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20 November 2020

#AGURocks: The Enchantment of Small Things

Emotion for Change (EfC) was born from an idea of mine, (I’m an established classic musician and an active artist for environmental sustainability and social equality) and brings together a group of musicians, artists and scientists who share the desire to communicate their enchantment and love for the “symphonic” beauty of nature. 

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18 November 2020

#DrawnToGeoscience: Refraction in Action

Earlier this summer when I was beginning to brainstorm ideas for the science art exhibition I would be co-organizing, my partner and I went to Frederik Meijer Gardens & Sculpture Park near Grand Rapids, Michigan. While some of the sculptures were large and complex, I was struck by the simplicity of some of the sculptures. Made only of a few metal blocks and rods, these works of art still communicated complex thoughts and ideas. I began to wonder what scientific concept I could communicate in a simple manner.

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16 November 2020

Making Science Accessible for All

It is high time that we re-think about developing science communication strategies that will cover everything, from making the language used accessible to non-specialists or children, getting through to sensorial or physical challenged students, as well as making science fun for special needs students and community.

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11 November 2020

#DrawnToGeoscience: Stitches in the brain

I used to love drawing and even painting on occasion but that gradually became eclipsed by my school/college and now university life as I got older. Since I wasn’t effortlessly amazing at drawing, it didn’t seem worth the time when there were much more ‘important’ things to focus on. I went down the STEM pathway in school, studying biology which I had always loved, collecting bugs for inspection from a young age and one of my prized possessions as a child being a miniature microscope. Looking back I think it only had a 10X objective, but still I thought it was brilliant!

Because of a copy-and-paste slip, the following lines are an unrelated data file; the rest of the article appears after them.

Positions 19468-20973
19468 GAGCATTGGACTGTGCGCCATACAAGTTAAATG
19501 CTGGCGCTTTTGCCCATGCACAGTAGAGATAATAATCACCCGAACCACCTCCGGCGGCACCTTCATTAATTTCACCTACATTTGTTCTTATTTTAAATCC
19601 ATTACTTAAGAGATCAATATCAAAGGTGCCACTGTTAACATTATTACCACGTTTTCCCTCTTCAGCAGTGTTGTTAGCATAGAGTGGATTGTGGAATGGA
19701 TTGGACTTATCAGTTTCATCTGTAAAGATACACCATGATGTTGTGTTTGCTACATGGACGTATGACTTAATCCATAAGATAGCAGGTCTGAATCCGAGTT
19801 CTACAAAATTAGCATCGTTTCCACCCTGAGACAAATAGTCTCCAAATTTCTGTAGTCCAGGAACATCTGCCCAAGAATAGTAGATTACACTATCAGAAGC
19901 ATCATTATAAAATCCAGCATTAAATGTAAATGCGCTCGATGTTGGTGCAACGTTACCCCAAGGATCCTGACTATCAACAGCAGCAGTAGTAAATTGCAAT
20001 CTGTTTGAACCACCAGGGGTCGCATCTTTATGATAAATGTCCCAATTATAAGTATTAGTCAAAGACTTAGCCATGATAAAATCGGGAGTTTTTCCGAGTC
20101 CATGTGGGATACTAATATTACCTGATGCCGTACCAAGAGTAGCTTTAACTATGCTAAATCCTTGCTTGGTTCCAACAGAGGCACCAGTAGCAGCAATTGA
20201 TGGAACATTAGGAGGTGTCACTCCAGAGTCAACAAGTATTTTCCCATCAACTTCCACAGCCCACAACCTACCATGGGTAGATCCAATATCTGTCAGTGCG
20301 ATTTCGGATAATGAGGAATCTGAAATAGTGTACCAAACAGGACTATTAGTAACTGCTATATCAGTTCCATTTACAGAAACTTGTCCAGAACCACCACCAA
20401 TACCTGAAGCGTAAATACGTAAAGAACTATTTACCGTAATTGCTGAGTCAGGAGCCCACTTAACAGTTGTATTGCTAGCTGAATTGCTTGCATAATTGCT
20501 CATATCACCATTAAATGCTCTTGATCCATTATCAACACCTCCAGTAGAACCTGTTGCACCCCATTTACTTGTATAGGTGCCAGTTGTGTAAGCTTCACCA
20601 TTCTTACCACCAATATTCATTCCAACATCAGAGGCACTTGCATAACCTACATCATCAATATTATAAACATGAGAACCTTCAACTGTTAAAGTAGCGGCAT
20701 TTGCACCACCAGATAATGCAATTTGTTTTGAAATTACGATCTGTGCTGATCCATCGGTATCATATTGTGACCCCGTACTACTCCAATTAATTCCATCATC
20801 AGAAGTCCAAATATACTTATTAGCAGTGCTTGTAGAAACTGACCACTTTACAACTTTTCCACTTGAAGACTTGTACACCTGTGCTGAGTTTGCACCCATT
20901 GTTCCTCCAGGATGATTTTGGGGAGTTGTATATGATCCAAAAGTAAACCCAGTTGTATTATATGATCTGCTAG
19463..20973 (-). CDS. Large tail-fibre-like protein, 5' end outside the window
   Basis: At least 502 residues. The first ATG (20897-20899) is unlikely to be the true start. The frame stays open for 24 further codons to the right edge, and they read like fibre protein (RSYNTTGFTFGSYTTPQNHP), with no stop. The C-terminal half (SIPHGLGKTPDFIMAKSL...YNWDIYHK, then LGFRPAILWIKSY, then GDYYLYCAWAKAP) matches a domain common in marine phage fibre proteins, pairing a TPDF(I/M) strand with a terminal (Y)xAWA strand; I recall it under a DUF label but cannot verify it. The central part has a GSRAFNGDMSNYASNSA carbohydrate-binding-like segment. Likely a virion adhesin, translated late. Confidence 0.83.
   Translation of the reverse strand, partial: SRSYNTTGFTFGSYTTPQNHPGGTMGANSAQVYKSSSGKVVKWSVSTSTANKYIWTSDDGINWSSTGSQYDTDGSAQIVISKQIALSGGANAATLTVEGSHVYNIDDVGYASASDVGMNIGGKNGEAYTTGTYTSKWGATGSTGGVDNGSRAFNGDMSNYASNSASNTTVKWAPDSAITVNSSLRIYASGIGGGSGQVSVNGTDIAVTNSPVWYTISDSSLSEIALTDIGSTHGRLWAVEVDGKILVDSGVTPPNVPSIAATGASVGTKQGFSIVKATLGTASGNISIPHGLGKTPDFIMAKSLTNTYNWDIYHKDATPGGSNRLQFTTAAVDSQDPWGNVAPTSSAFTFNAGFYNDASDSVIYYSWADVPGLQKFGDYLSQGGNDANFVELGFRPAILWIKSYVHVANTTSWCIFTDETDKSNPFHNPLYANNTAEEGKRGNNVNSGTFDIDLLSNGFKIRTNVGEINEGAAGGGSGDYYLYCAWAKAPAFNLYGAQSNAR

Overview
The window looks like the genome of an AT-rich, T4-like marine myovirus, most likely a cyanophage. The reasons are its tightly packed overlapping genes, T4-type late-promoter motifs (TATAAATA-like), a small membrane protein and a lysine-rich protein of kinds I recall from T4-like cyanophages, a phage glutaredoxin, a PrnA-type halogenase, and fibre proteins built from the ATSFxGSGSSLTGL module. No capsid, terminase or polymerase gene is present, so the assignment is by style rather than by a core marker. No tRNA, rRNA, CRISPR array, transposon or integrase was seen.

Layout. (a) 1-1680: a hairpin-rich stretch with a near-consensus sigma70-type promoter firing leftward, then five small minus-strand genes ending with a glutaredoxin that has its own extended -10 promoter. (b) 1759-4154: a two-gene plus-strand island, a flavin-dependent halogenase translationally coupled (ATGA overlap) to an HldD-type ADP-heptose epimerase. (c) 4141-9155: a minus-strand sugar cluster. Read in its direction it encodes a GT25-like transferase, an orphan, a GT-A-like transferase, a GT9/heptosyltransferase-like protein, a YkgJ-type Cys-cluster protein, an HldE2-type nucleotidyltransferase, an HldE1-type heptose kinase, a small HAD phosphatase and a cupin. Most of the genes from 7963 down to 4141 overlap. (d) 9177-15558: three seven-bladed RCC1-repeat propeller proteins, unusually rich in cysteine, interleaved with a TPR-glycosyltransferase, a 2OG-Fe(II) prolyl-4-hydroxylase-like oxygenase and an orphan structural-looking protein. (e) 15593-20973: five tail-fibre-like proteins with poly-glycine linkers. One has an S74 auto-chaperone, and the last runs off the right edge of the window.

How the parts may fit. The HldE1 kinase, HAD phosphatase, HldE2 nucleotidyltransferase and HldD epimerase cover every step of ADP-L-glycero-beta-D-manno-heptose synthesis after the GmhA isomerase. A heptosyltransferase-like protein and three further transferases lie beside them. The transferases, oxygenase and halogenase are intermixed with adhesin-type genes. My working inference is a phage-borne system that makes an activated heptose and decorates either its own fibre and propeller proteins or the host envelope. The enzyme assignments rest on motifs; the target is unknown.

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9 November 2020

Share your #SciCommHomonym

Jargon—it’s everywhere, from your favorite sport to politics to your profession. This fact is especially true in the sciences where scientific jargon is often seen as a barrier to effectively communicating with non-science audiences.

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2 November 2020

Sketch Your Science

Just because Fall Meeting is online this year doesn’t mean you can’t still participate. We’d love it if you shared a drawing—or drawings—of your research area, or you talk/poster, or even the science of someone else whose talk you found interesting, during Fall Meeting.

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7 October 2020

Sharing Science scicomm workshops are now virtual!

By Shane M Hanlon We in Sharing Science do many different things. We’re scicomm trainers/practitioners, communicators, multimedia experts, artists, storytellers, and more. At the core of these various aspects of scicomm is the first item – training. Sharing Science was founded >5 years ago by my colleague Olivia with the goal of providing fellow scientists with the skills, tools, and resources they need to communicate science with any audience. The …

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28 September 2020

Storytelling basics: Narrative themes

All good stories follow some sort of structure and contain certain elements to make them special. That’s not entirely prescriptive but it does provide a good outline. One of the other major components of any good story, science-related or otherwise, is the adherence to a narrative theme. 

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25 September 2020

Drawn to Geoscience: Crowdsourced science at the intersection of art and science

Today, I am an interdisciplinary researcher, environmentalist, artist, and educator that employs art-based research methods in tandem with Western science methods to study environmental issues in the field. But life didn’t start out that way.

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14 September 2020

Making the switch from in-person to online scicomm storytelling shows

…for this post, I’m taking off my AGU hat (mostly) and stepping into one of my other roles as storyteller and producer. I also work for the science storytelling organization The Story Collider, where scientists and non-scientists alike tell true, personal stories, live on stage. Er…or at least they used to. 

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